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Copyright AFP Safari 2000 Seeks To Understand African Ecosystems
Greenbelt - March 2, 2000 - A caravan of scientists and students begins a 600-mile trek across southern Africa this week as part of a major international experiment to better understand the region's diverse ecosystems and improve NASA's ability to monitor global change around the world.

The research caravan is part of a three-year study of southern Africa's ecology, air quality and land use from the ground, air and space.

Safari 2000, the Southern African Regional Science Initiative, brings together African, U.S. and international scientists in a multidisciplinary research effort aimed at understanding the sustainability of the region's sensitive and pressured ecosystems.

NASA's contribution includes images from the Terra, Landsat 7 and SeaWiFS spacecraft, aircraft measurements, measurements from observation towers, ozone-measuring balloons, and collaborative research with African scientists.

Dr. Jeffrey Privette of NASA Goddard Space Flight Center's Laboratory for Terrestrial Physics is one of the coordinators of the 30-person caravan, which began its first survey Feb. 28 in Mongu, Zambia, at the peak of the wet season.

Researchers will travel to five different ecosystems along a north-south route from Mongu to Tshane, Botswana. This area, dubbed the "Kalahari Transect" for the underlying sandy soil, has been identified as a key global change study area by the International Geosphere-Biosphere Program.

At each survey site, participants will stake out a large, square plot over half a mile (1 kilometer) on a side and inventory the type, density and height of all the vegetation.

They will also measure the way sunlight is absorbed and reflected by the plants and soil. By comparing this information with spacecraft views of the same area, scientists can precisely match the reflected sunlight the spacecraft instruments see with the type of ground cover that produces it.

This "validation" procedure will increase the precision and usefulness of observations made by NASA's Terra spacecraft, which was launched in December 1999. Terra is scheduled to begin its first observations during Safari 2000.

"The caravan survey will produce the first coordinated measurements of several very different ecosystems, from woodlands in the north to shrubland in the south," says Privette.

These data combined with chemical analysis of rainfall and atmospheric particles will shed light on how the nutrient-poor soil in this region can support vegetation.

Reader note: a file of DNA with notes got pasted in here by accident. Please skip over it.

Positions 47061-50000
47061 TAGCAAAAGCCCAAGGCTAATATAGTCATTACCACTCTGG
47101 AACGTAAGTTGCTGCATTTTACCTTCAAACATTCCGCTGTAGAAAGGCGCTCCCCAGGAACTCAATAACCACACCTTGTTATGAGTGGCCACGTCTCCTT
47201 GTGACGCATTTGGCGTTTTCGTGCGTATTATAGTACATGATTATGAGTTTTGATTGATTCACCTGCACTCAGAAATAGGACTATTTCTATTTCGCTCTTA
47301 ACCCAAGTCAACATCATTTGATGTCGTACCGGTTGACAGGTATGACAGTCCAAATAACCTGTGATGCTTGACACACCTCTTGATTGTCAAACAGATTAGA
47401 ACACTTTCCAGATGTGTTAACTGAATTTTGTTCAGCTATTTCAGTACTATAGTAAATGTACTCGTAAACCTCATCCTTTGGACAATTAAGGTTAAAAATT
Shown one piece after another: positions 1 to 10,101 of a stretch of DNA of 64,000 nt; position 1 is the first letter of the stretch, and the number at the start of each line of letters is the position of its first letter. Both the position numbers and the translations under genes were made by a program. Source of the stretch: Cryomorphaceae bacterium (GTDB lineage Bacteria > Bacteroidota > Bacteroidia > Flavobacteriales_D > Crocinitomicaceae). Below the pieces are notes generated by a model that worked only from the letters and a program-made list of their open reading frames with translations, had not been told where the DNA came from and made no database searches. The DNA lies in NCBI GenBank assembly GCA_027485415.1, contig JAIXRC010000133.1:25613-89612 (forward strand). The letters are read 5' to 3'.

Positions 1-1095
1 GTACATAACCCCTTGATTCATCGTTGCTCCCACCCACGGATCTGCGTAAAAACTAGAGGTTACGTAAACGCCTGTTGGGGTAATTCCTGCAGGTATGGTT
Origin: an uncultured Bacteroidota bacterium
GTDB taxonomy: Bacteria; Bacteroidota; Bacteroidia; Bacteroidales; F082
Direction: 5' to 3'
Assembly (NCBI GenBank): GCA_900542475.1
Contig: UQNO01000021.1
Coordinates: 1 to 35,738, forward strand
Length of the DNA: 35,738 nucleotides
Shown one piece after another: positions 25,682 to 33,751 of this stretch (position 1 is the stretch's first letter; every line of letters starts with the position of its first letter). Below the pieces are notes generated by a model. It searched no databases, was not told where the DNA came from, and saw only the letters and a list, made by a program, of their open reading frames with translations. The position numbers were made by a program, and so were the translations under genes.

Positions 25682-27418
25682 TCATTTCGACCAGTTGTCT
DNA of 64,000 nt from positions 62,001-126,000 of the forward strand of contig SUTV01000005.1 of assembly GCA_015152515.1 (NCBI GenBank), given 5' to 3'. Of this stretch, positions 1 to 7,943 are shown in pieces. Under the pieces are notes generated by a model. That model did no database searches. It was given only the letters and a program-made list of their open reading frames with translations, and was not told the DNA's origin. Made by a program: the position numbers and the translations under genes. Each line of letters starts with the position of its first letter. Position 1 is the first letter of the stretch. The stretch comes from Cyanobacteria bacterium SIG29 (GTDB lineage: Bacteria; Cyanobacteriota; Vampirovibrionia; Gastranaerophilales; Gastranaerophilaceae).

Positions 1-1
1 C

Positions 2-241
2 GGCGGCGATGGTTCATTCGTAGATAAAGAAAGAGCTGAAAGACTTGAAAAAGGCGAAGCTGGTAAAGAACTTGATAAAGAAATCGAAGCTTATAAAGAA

One current hypothesis is that nutrients lofted into the air by extensive fires are blown here by winds and deposited in the soil. A final caravan sets off from Mongu early next year heading east to survey the Miombo Forest region.

Ozone in the lower atmosphere also will be monitored during this period with balloon-borne instruments launched several times a week. Dr. Anne Thompson of Goddard's Laboratory for Atmospheres is organizing these "ozonesonde" releases from the South African Weather Bureau station in Pretoria. The measurements will be used to validate spacecraft views of lower-atmosphere ozone produced by NASA's Total Ozone Mapping Spectrometer (TOMS).

 The largest field activity of Safari 2000 -- a six-week airborne campaign -- begins in August at the height of the dry season. NASA's ER-2 aircraft along with aircraft from the University of Washington and the South African Weather Bureau will conduct scientific flights over nine southern African countries to study the circulation and composition of the atmosphere and pollution from biomass burning and industrial emissions. Southern Africa is subject to some of the highest levels of biomass burning in the world.

The cumulative Safari 2000 observations will benefit monitoring of global change worldwide through its use in validating Terra data, says Dr. Michael D. King, senior project scientist of NASA's Earth Observing System Project Science Office at NASA Goddard.

"With Safari 2000, we will be able to focus validation of all five Terra scientific instruments with the extensive observations gathered on the ground and in the air. This will help us improve all types of observations Terra will make, from clouds to vegetation types to carbon monoxide."

Safari 2000 builds on ongoing research by the international community and southern African nations and on a history of international collaboration in the region. The first Safari field campaign in 1992 produced insights into biomass burning and the long-range movement of air pollution. Safari 2000 pulls together a wider range of scientific disciplines needed to study the functioning of southern African ecosystems and the regional atmosphere.

In 1998 President Clinton announced the "Southern Africa Environmental Review" during his trip to Africa in response to the increasing pressures on the environment caused by the rapid growth in population and economic activity in the region.

Safari 2000 will support this initiative by providing an enhanced understanding of change in the region. NASA's Earth Observing System project, a suite of spacecraft and interdisciplinary science investigations dedicated to advancing our knowledge of global change, is the primary sponsor of U.S. participants.

The Safari 2000 campaign includes international participation from the Republic of South Africa, Zambia, Botswana and Namibia and also includes potential over-flights of Lesotho, Malawi, Mozambique, Swaziland and Zimbabwe.

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